Kilroy’s gets liquor approval for Broad Ripple location

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Kilroy’s Bar n’ Grill has been granted approval to begin selling alcohol in Broad Ripple, giving it the go-ahead to open a restaurant there despite protests from a neighborhood group.

The Indiana Alcohol and Tobacco Commission voted 3-0 on Tuesday to give Kilroy’s a liquor permit for the location at 821 Broad Ripple Ave. The site now is home to a Cardinal Fitness center.

It received preliminary approval on Oct. 3 from the Local Alcoholic Beverage Board of Marion County

The proposal to open a Kilroy’s in Broad Ripple had drawn opposition from the Broad Ripple Village Association and some neighbors, wary of another large bar and concerned the outdoor dining area would remove too many scarce parking spaces.

Kilroy’s in Broad Ripple would be owned by Paul Murzyn, who owns another Kilroy's in downtown Indianapolis. The original Kilroy’s is in Bloomington.



  • It's a good thing.
    There is something to be said for looking out for the direction and culture of Broad Ripple and there should be some direction. I never would want to see a strip club or a burger king get slapped into that location.

    That said. Kilroy's is at minimum an Indiana started business tnat will present a better look on Broad Ripple Avenue than the run down fitness center look. This isn't the end of Broad Ripple, it has had a reputation as a bar/club scene on weekend nights for YEARS. This is nothing new and this isn't going to change the makeup. If anything, its going to spread out the density in the bars a little bit and actually make going out in the evenings a little more tolerable. At least they pass for a restaurant most of the day and dont shut down like a Landsharks for Rock Lobster outside of nighttime.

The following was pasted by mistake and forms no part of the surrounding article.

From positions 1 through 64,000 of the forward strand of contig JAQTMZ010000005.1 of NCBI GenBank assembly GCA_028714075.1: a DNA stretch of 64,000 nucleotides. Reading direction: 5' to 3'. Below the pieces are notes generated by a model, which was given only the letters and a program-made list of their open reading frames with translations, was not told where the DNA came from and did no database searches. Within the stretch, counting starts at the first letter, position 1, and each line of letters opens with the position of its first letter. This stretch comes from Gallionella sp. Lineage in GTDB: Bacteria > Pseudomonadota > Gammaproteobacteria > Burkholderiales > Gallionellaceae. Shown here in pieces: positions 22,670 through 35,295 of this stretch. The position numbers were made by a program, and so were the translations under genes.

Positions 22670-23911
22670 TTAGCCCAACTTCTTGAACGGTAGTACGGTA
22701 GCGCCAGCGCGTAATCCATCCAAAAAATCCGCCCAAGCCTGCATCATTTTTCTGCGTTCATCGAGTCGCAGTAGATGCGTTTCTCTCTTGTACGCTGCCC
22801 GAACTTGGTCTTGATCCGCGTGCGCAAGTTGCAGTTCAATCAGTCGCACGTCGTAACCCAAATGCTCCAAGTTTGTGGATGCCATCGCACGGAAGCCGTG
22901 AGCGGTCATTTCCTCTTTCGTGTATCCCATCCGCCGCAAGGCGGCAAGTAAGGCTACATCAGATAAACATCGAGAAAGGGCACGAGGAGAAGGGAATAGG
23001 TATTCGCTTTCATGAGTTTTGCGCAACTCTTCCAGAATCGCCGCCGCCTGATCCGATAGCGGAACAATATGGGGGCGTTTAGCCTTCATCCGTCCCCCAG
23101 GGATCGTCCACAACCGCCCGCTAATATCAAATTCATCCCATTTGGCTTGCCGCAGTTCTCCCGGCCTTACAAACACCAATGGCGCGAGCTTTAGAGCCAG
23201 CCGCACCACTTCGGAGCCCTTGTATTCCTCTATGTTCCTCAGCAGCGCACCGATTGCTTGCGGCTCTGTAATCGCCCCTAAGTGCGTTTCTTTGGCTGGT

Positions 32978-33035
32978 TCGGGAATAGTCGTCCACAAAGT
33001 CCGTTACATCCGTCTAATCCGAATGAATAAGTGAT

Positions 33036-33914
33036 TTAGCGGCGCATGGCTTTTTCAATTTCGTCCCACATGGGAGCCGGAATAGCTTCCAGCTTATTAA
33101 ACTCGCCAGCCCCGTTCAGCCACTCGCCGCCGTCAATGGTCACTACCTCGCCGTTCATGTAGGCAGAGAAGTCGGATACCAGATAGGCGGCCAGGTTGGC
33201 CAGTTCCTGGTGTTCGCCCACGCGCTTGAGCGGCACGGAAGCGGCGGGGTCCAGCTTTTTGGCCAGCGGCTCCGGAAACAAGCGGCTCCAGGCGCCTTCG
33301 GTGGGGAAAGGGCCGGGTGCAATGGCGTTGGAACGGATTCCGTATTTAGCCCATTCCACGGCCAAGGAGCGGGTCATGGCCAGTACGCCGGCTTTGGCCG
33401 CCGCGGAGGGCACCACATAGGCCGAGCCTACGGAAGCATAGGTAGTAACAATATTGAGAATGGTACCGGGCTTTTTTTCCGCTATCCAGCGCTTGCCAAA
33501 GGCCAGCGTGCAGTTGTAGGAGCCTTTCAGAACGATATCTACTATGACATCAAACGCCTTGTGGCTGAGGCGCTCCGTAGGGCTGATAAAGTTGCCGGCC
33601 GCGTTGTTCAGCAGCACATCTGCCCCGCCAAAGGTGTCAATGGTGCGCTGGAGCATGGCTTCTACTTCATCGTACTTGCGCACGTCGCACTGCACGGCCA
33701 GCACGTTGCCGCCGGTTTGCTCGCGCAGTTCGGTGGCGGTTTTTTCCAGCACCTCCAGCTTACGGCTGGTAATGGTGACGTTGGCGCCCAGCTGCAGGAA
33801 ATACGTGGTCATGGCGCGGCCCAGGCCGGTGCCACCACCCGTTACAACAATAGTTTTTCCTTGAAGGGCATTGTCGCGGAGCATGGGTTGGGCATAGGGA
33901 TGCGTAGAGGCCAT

People can lament small businesses going out of business, but that happens. If the business was that well run or that desirable it would still be there. The market is going to decide these things, not flying a flag in the name of saving some kind of way of life or culture.
  • Amen.
    ^ THIS!!!
  • Retail in BR
    I agree that Broad Ripple Avenue is all bars, why is that a problem? In the last few years Broad Ripple has seen 8 Fifteen & Addendum both open beautiful new high end stores s well as Marigolds & Big Hat move into larger nicer locations - ALL off of Broad Ripple Avenue. Businesses that have closed (Frankeys - a money loser and poorly run for years before they opened in BR, French Pharmacy - merely an expensive mistake to bolster Stacy Kosene's ego. I thought the village slogan was "We are open if you are". What is wrong with breakfast places (3 Sisters & Petite Chou, giving way to daytime shopping, and then restaurants in the early evening and bars later in the evening until 3 am!!!????
  • fact
    I can name at least six businesses that have either closed,moved or changed hands in the last 12 months. Many more than you realize are wanting to get out.
    If this is becoming Castleton Square then so be it. The quaintness leaving is the point I guess I was trying to make.
    • Sharon...
      How soon will you be soliciting Kilroy's owners to write you a check to become a BVRA member???!!!! Broad Ripple Avenue is not viable for retail, Bars work there! And whatever Kilroy's plans to do will be a big improvement over an abandoned fitness club.
    • BRVA
      The BRVA is attempting to bring diverse businesses to the village. Let's face it, there are enough late night establishments to serve BR already. Do we really need another sports bar? Look next door: OPT. Look across the street: Chumley's.

      What's really interesting is that Kilroy's will be operating as a family establishment, although they want to prevent anyone under 21 from entering after 9pm and stay open until the wee hours. Does that sound like a family establishment? Evidently it does, according to the city of Indianapolis...